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My temporary life in urban Nepal

Community Highlights Asia My temporary life in urban Nepal

We’d been told that if the weather was clear on Day 4, to expect a wake-up knock on the door at 5am. To be honest, after the weather we’d had so far, I really didn’t expect it, so I was both surprised and quite excited when I heard the tap on the door.

We set off at 5:15am in pitch dark, for a hard, fast walk up the stepped trail to the top of Poon Hill (3210m). I could hear the blood rushing in my ears and my co-trekker almost threw up. That's how bad it was. It took just under an hour and we were arriving as the mountains started to become visible in the first light of the day. Along with dozens and dozens of other people, we watched as the sky became lighter and lighter, through the first rays of sunshine touching the peaks, to the full sun of morning.

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And did I mention it was literally freezing?? I ran into someone I’d met earlier in the trek, and I could barely speak to him as my lips wouldn’t move properly. But the cold was a small price to pay for being able to see such a magnificent sight.

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Back down in Ghorepani, we began our descent along the main trail by walking, mostly by the river, to another village called Banthanti (2210m). It was such a different experience walking through the forest in the sunshine. In fact, we were enjoying it so much that when we had our break at Banthanti, we decided to just go for it in the afternoon and walk all the way down. This meant we would be doing the hardest part of the descent on top of an already tough day, but we decided we’d rather be on the trail than cooling our heels in a lodge.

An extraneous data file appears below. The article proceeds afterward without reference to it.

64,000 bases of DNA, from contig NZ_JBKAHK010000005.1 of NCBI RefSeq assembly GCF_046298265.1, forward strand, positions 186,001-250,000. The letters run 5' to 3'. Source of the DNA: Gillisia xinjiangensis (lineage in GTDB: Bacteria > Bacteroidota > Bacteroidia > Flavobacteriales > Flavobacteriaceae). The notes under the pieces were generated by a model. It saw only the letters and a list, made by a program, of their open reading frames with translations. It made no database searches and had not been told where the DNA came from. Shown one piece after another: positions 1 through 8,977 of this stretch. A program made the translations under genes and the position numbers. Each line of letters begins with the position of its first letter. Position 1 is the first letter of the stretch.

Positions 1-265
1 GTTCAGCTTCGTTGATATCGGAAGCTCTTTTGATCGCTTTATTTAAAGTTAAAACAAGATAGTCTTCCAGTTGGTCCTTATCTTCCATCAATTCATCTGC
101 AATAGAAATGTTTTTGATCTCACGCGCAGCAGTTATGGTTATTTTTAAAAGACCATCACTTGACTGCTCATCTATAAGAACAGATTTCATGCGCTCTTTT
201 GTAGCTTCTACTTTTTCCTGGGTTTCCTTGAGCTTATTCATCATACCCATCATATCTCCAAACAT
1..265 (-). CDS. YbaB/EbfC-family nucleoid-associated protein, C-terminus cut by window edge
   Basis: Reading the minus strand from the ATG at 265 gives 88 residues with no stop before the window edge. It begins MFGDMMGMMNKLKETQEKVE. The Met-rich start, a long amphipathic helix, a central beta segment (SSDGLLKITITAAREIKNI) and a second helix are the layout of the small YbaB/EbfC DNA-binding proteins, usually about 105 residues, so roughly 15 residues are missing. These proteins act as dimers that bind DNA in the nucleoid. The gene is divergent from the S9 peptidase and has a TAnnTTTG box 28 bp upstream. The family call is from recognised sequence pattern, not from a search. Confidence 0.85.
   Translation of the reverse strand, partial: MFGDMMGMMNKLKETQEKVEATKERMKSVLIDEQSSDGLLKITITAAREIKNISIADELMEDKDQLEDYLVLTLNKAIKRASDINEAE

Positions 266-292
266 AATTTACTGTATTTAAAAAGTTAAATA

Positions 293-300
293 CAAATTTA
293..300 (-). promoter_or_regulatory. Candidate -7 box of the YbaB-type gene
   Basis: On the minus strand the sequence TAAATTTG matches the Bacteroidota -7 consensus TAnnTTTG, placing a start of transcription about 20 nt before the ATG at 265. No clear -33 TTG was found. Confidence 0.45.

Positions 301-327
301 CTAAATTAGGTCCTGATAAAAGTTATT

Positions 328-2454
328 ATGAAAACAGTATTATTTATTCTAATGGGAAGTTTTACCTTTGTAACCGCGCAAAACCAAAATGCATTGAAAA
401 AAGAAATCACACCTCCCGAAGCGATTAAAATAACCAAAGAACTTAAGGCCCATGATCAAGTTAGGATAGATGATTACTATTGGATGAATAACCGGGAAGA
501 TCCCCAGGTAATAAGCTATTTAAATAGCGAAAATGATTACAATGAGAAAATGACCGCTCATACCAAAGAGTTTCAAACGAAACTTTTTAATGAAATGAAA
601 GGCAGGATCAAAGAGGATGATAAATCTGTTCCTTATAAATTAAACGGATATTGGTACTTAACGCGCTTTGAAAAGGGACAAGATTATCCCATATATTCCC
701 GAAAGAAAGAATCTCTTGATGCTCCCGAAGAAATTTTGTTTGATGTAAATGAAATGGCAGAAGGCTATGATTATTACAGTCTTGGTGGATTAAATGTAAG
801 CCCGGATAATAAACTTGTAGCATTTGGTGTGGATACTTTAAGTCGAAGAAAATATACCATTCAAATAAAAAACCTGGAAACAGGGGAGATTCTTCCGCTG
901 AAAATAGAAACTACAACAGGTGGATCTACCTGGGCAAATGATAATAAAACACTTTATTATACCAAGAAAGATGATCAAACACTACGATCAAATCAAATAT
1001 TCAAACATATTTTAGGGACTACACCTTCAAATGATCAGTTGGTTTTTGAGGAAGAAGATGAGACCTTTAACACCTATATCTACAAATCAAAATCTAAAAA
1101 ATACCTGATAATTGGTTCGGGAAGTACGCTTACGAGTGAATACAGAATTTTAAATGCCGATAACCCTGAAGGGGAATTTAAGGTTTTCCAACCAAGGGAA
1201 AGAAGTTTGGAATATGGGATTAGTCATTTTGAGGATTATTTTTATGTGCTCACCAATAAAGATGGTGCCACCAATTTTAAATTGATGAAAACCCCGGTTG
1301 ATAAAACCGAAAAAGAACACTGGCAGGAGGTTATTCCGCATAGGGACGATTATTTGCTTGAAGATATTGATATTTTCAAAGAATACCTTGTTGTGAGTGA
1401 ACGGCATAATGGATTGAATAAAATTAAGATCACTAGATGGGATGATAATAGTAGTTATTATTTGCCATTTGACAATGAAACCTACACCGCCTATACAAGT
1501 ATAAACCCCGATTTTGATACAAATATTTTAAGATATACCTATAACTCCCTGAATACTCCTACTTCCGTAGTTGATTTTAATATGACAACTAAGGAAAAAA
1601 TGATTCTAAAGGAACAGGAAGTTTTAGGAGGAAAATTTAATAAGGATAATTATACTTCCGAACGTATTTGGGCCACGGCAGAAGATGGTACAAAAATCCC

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The section of the trail from Ulleri to Tikhedungga (1540m) was steep and all steps – extremely hard on the knees - through agricultural land. But we passed countless breathless, red-faced people going in the opposite direction, and once again I thought to myself that I was glad to be going against the tide. To enter the pretty little village of Tikhedungga we had to cross the river by a couple of suspension bridges. I’d been looking forward to this, but had not realised I would be walking across the bouncy bridges with no feeling in my legs… I’m surprised I didn’t fall flat on my face.

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Not counting Poon Hill, Day 4 was about 6 hours of walking, including breaks, and mostly in a downwards direction.

After an overnight stop, all that was left for Day 5 was to walk back to Nayapul, mostly along another unsealed road from Hile onwards.

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This took about 3 hours. Then suddenly we were in the car and within an hour we were back in Pokhara for a long, hot shower (and a caffe latte).

This featured blog entry was written by Andrea R from the blog Andrea's Asian Adventures.
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By Andrea R

Posted Mon, Dec 05, 2016 | Nepal | Comments